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New Poll: Majority of Americans Believe Credit Card Late Fees Are Legitimate
April 5, 2023
A new survey released today found 57% of Americans believe credit card late fees are legitimate and not so-called “junk,” as some have suggested, compared to fees found in other sectors of the economy, which only between 12% to 18% of Americans found to be legitimate. The survey, commissioned by the Consumer Bankers Association (CBA), also found nearly half of Americans (48%) are unaware of the consequences associated with paying a credit card bill late, even as an overwhelmingly majority (76%) support the idea that paying on time is a personal responsibility.
Commenting on the survey results – which come as the Consumer Financial Protection Bureau (CFPB) continues its misguided “junk fees” campaign and just days after the CFPB published a Notice of Proposed Rulemaking (NPRM) on credit card late fees in the Federal Register – CBA President and CEO Lindsey Johnson said in a new statement:
“As we all work to support hardworking families and small businesses struggling with economic headwinds, this survey confirms credit card late fees are not considered junk – they’re part of a financial framework millions of consumers rely on. In fact, Americans overwhelmingly believe credit card late fees are legitimate, as opposed to fees charged in other sectors of the economy, value the service credit card issuers provide, and accept the responsibility of being a credit cardholder and paying on time.”
A majority of Americans believe credit card late fees are legitimate (57%).
- This stands in stark contrast to airline fees to select a seat or check a bag (18%), hotel resort fees (16%), or live event ticket service or convenience fees (12%).
By a 3 to 1 ratio, Americans appreciate that credit card late fees are not junk fees.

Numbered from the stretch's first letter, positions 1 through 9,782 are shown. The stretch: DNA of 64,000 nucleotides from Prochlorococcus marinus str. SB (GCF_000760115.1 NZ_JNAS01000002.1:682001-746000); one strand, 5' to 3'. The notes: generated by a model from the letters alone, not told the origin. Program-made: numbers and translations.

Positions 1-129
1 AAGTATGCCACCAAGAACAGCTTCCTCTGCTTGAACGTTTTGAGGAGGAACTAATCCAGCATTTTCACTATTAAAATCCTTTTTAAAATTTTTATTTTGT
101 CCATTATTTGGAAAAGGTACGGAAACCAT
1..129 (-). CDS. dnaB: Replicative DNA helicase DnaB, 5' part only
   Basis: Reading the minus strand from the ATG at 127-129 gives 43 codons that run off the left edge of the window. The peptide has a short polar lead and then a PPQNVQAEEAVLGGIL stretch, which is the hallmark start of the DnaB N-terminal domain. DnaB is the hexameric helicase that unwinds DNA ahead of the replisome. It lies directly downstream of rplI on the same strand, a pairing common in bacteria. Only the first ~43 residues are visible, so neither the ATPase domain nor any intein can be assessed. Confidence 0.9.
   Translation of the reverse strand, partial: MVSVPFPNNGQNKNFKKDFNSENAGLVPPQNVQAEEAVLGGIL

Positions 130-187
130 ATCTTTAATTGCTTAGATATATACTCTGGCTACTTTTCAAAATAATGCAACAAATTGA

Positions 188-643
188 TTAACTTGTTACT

- 76% of Americans agree (and 47% strongly agree) with the statement, “Paying on time is a personal responsibility I accept when I get a credit card. I am extended credit by the bank, and late fees are a penalty for missing a payment I agreed to pay. It’s not fair to expect that I shouldn’t be penalized, or for cardholders who pay on time to cover the costs of those who do pay on time.”
- Only 24% of Americans (and only 8% strongly agree) with the statement, “I don’t believe credit card late fees provide a service. Credit card late fees are unfair and should not be charged at all, or at least they should be much less expensive, even if it means some consumers would lose access to credit altogether”
Nearly half of Americans mistakenly believe nothing happens if they pay their credit card bills late.
- When asked “which of the following actions do you believe happen if you pay your credit card bill 30+ days late?” nearly half (48%) mistakenly selected “I pay a late fee and nothing else happens until my next payment is due.”
- Of the consequences that can follow late credit card payments, survey respondents answered the following ways:
- Only 1/3 (33%) selected “my interest rate goes up to a temporary penalty rate”
- Less than 1/3 (31%) chose “my credit score can go down by as many as 100 points”
- Only 26% accepted “I lose access to special offers, like introductory low or 0% interest rates”
- Meanwhile 46% mistakenly believed “My credit score can go down a little, by 10 or fewer points”
About The Survey
The survey was conducted by ClearPath Strategies from February 24 – 28, 2023 and included 1,197 adults across the U.S., representative by geography, age, gender, education level, and race.
The CFPB on February 1, 2023, announced its NPRM on credit card late fees, outlining its proposal to drastically alter the credit card late fee landscape. Among other policy changes, the NPRM proposes to lower the safe harbor dollar amount to an $8 threshold, eliminate the annual inflation adjustment for the safe harbor amount, and cap late fees at 25% of the required minimum periodic payment. The NPRM also solicits comments on whether the CFPB should mandate a “15-day courtesy period” that would prohibit issuing late fees within 15 calendar days after each payment due date.
The NPRM was officially published in the Federal Register on March 29, 2023, which identified May 3, 2023 as the deadline for comment letters.
In response to the CFPB’s NPRM in February, Johnson explained how this proposal could negatively impact credit card users, saying in part:
“Millions of Americans rely on credit cards to make everyday purchases and cover emergency expenses. It is deeply unfortunate and puzzling that policymakers would take action that could ultimately limit consumers’ access to these valued financial products at a time when they are needed most.”
To learn read more about CBA’s response to the CFPB’s proposal, click HERE and HERE.